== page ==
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Rouhani, Khamenei on same page in nuclear talks

Any differences between Iran's president and supreme leader with respect to the nuclear negotiations are tactical, not strategic, and are unlikely to impede a deal.
Iranian President Hassan Rouhani delivers a speech under portraits of Iran's supreme leader, Ayatollah Ali Khamenei (Center L) and Iran's founder of the Islamic Republic, Ayatollah Ruhollah Khomeini (Center R), on the eve of the 25th anniversary of the Islamic revolutionary leader Ayatollah Ruhollah Khomeini's death, at his mausoleum in a suburb of Tehran on June 3, 2014. AFP PHOTO / ATTA KENARE        (Photo credit should read ATTA KENARE/AFP/Getty Images)

The opacity of Iran’s domestic politics has led too many policymakers and pundits to jump to the erroneous conclusion that a standoff between President Hassan Rouhani and Supreme Leader Ayatollah Ali Khamenei is at the root of the current impasse in the nuclear talks between Iran and the P5+1 nations (China, France, Russia, the United Kingdom, the United States plus Germany). According to this line of thinking, Rouhani is keen for a nuclear deal, but is hamstrung by the supreme leader. Meanwhile, Khamenei is supposedly resisting compromise because he fears improved relations with the West more than sanctions and isolation, and because he believes Washington needs the deal more than Tehran does.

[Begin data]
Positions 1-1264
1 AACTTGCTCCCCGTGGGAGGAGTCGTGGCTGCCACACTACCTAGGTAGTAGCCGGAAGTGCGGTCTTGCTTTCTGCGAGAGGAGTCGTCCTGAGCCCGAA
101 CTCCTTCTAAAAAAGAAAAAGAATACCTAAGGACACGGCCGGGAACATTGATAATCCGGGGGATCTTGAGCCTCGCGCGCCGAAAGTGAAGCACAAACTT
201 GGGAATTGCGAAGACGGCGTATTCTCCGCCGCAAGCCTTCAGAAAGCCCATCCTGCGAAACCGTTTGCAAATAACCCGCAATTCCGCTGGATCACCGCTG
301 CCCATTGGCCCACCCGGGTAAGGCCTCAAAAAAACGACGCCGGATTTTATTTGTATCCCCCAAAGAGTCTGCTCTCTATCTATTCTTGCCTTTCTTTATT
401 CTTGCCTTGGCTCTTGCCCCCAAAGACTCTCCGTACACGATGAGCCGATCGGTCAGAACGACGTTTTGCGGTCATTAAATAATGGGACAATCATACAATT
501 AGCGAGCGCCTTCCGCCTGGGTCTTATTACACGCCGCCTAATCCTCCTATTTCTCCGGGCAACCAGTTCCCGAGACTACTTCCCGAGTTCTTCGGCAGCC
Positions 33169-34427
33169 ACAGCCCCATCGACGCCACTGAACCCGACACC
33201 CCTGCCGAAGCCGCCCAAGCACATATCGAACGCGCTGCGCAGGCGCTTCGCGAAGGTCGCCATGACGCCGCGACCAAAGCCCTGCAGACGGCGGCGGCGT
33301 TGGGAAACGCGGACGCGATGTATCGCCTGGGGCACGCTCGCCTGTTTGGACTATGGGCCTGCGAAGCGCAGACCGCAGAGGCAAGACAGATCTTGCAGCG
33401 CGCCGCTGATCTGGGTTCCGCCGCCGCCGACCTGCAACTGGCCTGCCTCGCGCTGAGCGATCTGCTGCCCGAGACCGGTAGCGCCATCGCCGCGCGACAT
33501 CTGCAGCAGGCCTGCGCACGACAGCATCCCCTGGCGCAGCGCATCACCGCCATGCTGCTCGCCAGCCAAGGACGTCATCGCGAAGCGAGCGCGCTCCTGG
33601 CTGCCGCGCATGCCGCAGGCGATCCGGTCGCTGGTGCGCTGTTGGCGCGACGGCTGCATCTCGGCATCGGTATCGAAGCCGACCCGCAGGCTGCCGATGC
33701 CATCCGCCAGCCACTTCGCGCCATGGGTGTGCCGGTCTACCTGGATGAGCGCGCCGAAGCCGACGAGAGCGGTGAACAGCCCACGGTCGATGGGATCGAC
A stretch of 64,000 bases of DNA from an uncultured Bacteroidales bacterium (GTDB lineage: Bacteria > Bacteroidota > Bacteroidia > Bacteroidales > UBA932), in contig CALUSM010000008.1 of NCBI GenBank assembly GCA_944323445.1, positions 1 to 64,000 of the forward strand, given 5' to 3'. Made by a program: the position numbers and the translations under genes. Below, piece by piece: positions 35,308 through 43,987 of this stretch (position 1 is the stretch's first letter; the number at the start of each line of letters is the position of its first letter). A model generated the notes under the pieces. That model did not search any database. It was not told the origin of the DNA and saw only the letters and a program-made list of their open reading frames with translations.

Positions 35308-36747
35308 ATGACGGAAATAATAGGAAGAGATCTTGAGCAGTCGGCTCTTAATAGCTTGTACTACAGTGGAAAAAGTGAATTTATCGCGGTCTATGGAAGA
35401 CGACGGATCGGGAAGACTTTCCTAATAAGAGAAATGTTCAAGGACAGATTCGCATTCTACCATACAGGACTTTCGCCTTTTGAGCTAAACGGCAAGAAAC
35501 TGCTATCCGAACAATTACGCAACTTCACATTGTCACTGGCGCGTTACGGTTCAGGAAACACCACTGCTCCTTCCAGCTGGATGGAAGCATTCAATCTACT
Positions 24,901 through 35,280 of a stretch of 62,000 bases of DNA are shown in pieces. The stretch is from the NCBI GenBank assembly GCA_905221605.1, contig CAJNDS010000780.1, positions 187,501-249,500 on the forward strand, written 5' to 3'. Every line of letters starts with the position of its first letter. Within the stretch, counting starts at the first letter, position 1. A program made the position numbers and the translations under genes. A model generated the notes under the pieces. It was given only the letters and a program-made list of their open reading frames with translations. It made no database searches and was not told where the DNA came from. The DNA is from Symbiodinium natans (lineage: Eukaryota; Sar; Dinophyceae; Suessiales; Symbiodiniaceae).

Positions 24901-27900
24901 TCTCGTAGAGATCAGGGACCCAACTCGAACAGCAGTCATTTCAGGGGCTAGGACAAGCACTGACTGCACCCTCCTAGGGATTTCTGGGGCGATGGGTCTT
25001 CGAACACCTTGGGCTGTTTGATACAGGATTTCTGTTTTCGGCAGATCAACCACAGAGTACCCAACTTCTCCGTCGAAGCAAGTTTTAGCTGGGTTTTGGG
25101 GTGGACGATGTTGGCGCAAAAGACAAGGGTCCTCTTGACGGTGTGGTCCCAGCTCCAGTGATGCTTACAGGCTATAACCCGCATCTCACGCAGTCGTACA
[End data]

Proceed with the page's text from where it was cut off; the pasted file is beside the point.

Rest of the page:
In fact, there is no evidence that the Iranian president’s criteria for a good deal are much different from the supreme leader’s. Delivering on his promise to resuscitate Iran’s economy will be nearly impossible without significant sanctions relief, which itself is impossible without a nuclear accord. That is why Rouhani probably agrees with Khamenei that “no deal is better than a bad deal,” since delayed sanctions relief offered by the latter would produce minimal economic reprieve.

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